Time and time again, I think about the solo acts who release music under a practical pseudonym. Not like the classic Samuel Clements to Mark Twain business, but Evan Weiss to Into It. Over It. or Chris Carrabba to Dashboard Confessional. Those acts that make you think “man they’re a great band”, when in reality, it is just someone giving themselves a band name. I, lacking any sort of musical inclination, can’t really vouch for or against it, but it’s kind of puzzling. Is it an artistic decision? Does adopting a band name give you additional credibility? Is it easier to market a band name than a first and last name?
I’m not sure why I’m so caught up on this, but for former Vanna guitarist Evan Pharmakis, whose name is pretty cool if you ask me, the name Wind in Sails has brought him an outlet to show off his softer side. Laying stake in the confines of Newport, Rhode Island, Pharmakis has quietly plucked along through the years. Signing to Equal Vision Records in late 2014, Wind in Sails has brought Pharmakis greater room to expand his sound and expose his music to a wider audience of fans, which he attempts to do with his second record, Morning Light. Despite Pharmakis’s best efforts, the charm that comes with this brand of acoustic rock grows a little stale here.
A mix of intimate acoustic numbers and fuller full-band takes, Morning Light certainly has the makings of a strong record akin to the likes of I Can Make a Mess, with Evan Pharmakis possessing similar eclectic aspirations. Most of the record however, centers on his acoustic guitar. His voice has a Stephen Christian vibe to it, but it doesn’t have the same aggressive range that Christian has been known to showcase. If it does, then we don’t see much of it here, as Pharmakis keeps it pretty somber throughout, with a sort of late night vibe to it.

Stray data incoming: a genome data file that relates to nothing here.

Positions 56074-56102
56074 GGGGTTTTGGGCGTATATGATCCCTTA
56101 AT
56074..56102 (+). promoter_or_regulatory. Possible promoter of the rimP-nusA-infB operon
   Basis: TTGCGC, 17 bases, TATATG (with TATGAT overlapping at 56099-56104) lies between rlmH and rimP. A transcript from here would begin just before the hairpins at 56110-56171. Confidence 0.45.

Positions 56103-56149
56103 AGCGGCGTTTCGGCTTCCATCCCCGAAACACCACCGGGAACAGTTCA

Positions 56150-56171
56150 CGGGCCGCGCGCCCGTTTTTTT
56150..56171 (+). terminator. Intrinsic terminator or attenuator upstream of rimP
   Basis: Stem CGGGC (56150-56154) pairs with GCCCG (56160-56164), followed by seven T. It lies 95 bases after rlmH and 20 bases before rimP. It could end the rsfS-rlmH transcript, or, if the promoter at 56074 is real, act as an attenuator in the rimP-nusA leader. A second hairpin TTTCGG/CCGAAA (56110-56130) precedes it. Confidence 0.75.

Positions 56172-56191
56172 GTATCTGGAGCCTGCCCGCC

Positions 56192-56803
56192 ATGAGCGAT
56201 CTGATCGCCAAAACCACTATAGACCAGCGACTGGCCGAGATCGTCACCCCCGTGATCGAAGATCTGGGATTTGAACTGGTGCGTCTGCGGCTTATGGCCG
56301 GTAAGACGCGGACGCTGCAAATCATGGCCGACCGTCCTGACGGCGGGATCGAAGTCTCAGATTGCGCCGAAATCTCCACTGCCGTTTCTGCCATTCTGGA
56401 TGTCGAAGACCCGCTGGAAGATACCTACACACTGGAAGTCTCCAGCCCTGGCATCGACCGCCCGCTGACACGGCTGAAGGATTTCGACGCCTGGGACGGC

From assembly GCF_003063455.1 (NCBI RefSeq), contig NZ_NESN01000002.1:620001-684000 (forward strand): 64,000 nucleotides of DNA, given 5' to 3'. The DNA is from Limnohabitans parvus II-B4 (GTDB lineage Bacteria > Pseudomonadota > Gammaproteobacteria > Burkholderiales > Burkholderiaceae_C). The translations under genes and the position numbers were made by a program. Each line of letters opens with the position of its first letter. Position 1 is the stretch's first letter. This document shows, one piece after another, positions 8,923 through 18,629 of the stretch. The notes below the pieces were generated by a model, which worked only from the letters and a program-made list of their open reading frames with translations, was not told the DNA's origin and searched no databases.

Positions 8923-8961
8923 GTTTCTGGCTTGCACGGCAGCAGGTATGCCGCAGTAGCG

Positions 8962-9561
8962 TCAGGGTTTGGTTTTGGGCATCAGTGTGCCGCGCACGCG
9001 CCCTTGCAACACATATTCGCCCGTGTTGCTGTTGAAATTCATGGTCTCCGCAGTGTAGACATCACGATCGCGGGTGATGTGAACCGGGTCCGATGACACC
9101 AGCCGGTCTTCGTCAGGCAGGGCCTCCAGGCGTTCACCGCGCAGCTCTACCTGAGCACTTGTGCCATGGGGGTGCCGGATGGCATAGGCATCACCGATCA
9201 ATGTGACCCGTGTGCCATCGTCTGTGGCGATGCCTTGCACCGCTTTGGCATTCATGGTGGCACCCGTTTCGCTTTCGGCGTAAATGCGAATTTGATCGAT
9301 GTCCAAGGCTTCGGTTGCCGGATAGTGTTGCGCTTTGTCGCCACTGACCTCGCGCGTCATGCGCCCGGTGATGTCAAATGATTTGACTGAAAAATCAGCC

The record can be best summed up in its opener, “Push and Shove”. Beginning with its light acoustic strums, Pharmakis’s delicate vocals kick in with an airy tone to them, with a faint echo to them as he sings to his lover, as the guitar kicks into a light drum rhythm that infuses the listener with hope, both for him and his lover, as well as the record as a whole. This optimism keeps itself intact for about half of “Keeping Count”, but beyond that, it becomes pretty easy to tell where Wind in Sails gets its breeze.
It is pretty much just these light acoustic strums, occasionally layered upon one another to heighten their collective power, Pharmakis’s charismatic voice telling us about love and hope and whatever, maybe with some drums tacked on top as well (maybe even with a random hint of country twang). Of course there is nothing wrong with this when you’re on Pandora, but 11 songs of this reeks of fatigue. Something like “Lucid State” has shades of Long Lost in it, and is probably as big as the record dares to go. Even “Heart to Focus” brings claps and chants into the mix, almost like you’re at a campfire or something, but besides that, Wind in Sails really likes its own formula, complete with nice vocals and nice guitar.
The main issue with this record is the fact that it doesn’t manage to really stretch any boundaries. It aims for the safest brand of acoustic rock and drives at it over and over again, finding the perfect formula and fiddling with it to add some feigned variety. For the most part though, Morning Light is just spinning the wheels. With the excitement that comes with this kind of music, the record brings forth a steady stream of homogeny and subtle boredom. It can get a little laborious attempting to keep invested for all 40 minutes or so, because each track becomes so easy to forget.
There is certainly a level of respect and enjoyment to be had here, but it doesn’t speak for itself. New fans won’t find a whole lot to latch onto here. With all of the creative liberties that a band-esque name manages to bring, Pharmakis finds himself more in solitude here. It seems to be very much his creation, which is a good thing, but Wind in Sails has the ability to grow so much, and this record feels like just another brick in the wall. People who like the idea of cool acoustic rock will be satisfied enough to say so, but not enough to run and tell all their friends about. In isolated bits, it manages to catch on, but on the whole, Morning Light sputters itself dry.